Historical fiction is strong inspiration

Not so very long ago in a country far away, an aspiring writer pondered truth in fiction.Although this writer knew that recent books like “The Da Vinci Code,” “Labyrinth” and “The Historian” were written as fictional stories using real historical detail to increase the entertainment value, she couldn’t understand why people treated these stories as actual history.

Just a few months after “The Da Vinci Code” movie, based on the book by Dan Brown, debuted in the United States, this aspiring writer traveled to Paris. There she found Parisians embracing the popularity of the movie so they could profit from it while also speaking angrily about tourists who knew little of the historical concepts beyond the scenes in the movie.

As she toured the city’s most famous landmarks, she saw this strange hypocrisy time and time again.

In the Louvre, large signs announced where tourists could buy special “Da Vinci Code” headphone tours of the museum near gift shops selling books about the “truth” that the book and movie missed.

In the Church of San Sulpice, the beautiful gold line leading from an obelisk and symbolizing the prime meridian lay next to a small sign decrying the term “Rose Line” and connections to paganism made in the book.

And the writer wondered, as she ventured through a Paris labeled everywhere with “Da Vinci Code” explanations, how many tourists had come to the city simply because of the book or movie. She also wondered at the power of historical fiction to engage otherwise apathetic readers into a search for truth and meaning in a city hundreds of thousands of miles away.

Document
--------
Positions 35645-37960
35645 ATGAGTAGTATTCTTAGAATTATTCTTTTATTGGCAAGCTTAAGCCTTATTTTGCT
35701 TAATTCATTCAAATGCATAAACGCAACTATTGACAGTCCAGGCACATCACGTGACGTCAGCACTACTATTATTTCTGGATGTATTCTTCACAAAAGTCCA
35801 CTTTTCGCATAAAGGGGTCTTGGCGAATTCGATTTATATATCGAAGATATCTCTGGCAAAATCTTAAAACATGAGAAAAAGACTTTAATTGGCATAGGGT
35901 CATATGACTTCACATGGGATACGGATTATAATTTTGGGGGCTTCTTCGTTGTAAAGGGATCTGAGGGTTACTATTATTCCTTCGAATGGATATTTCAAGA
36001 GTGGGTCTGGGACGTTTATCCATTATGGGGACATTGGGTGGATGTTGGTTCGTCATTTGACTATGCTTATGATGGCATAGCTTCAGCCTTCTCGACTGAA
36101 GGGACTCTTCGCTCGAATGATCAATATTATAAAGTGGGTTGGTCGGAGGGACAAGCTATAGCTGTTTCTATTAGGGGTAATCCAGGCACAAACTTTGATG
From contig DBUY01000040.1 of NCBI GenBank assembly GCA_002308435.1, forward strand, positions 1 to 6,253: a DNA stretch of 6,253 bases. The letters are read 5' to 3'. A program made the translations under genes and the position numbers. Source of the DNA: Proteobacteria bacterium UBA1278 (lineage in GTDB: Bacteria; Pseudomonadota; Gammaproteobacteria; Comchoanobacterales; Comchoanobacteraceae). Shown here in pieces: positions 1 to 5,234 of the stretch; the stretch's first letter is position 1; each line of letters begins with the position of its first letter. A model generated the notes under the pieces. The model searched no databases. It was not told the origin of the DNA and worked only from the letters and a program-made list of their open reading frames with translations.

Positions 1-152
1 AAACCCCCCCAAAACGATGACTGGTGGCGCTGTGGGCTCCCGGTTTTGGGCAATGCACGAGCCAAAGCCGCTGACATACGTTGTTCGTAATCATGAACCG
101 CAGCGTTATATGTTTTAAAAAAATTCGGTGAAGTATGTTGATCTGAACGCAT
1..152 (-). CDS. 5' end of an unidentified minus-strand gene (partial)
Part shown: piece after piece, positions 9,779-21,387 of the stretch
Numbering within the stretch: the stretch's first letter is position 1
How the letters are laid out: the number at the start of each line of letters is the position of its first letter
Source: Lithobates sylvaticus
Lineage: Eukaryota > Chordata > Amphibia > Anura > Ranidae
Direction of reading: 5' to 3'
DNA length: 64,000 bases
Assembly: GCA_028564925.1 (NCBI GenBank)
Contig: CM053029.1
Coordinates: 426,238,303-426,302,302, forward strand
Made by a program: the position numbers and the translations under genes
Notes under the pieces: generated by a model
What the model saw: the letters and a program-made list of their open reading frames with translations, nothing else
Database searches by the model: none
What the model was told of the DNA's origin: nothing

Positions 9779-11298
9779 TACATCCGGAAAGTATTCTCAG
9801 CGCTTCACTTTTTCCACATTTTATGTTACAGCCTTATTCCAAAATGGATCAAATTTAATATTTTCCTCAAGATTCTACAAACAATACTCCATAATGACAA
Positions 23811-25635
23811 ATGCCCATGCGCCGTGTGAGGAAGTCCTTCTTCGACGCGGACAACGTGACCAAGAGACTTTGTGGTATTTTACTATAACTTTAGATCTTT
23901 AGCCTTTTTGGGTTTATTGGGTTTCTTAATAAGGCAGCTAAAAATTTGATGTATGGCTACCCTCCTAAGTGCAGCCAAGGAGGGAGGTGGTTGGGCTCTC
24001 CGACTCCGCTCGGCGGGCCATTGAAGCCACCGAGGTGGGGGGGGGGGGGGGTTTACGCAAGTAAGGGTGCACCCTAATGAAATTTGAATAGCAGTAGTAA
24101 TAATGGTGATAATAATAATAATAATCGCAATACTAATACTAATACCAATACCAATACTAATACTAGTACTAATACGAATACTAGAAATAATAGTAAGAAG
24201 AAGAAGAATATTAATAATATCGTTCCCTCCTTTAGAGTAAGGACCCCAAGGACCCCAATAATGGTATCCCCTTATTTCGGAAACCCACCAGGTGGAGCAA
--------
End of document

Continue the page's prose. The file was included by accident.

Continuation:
Even more intriguing was the concept of the open dialogue created when ignorant tourists and outraged Parisians discussed the degree of truth in this fictional story.

She came from a country where discussing history beyond the past decade or so was considered snobbish and boring, so she was fascinated by the way a fictional account about events hundreds of years past sparked not only heated debate, but also intense research and travel.

So when she returned from Paris, she continued to read books with historical elements.

In this way, the writer, though limited by budget, could travel not only around the world to exotic locations she might otherwise never know existed, but also forward and backward through time.

With Kate Mosse’s “Labyrinth” she traveled to Carcassonne, France, during the crusades.

With Elizabeth Kostova’s “The Historian,” she traveled throughout Eastern Europe during the first half of the 20th century.

With Arthur Golden’s “Memoirs of a Geisha” she traveled to Japan during World War II.

And every time the writer traveled through a work of historical fiction, she read other research or called upon half-remembered history lessons before deciding which facts from the novels to call “true.” But she always understood that she was reading fiction – and not history.

She embraced the open discussion created by these stories, and lived happily ever after.

The end.

Talia Sampson is a senior news-editorial journalism and international relations major from Moorpark, Calif.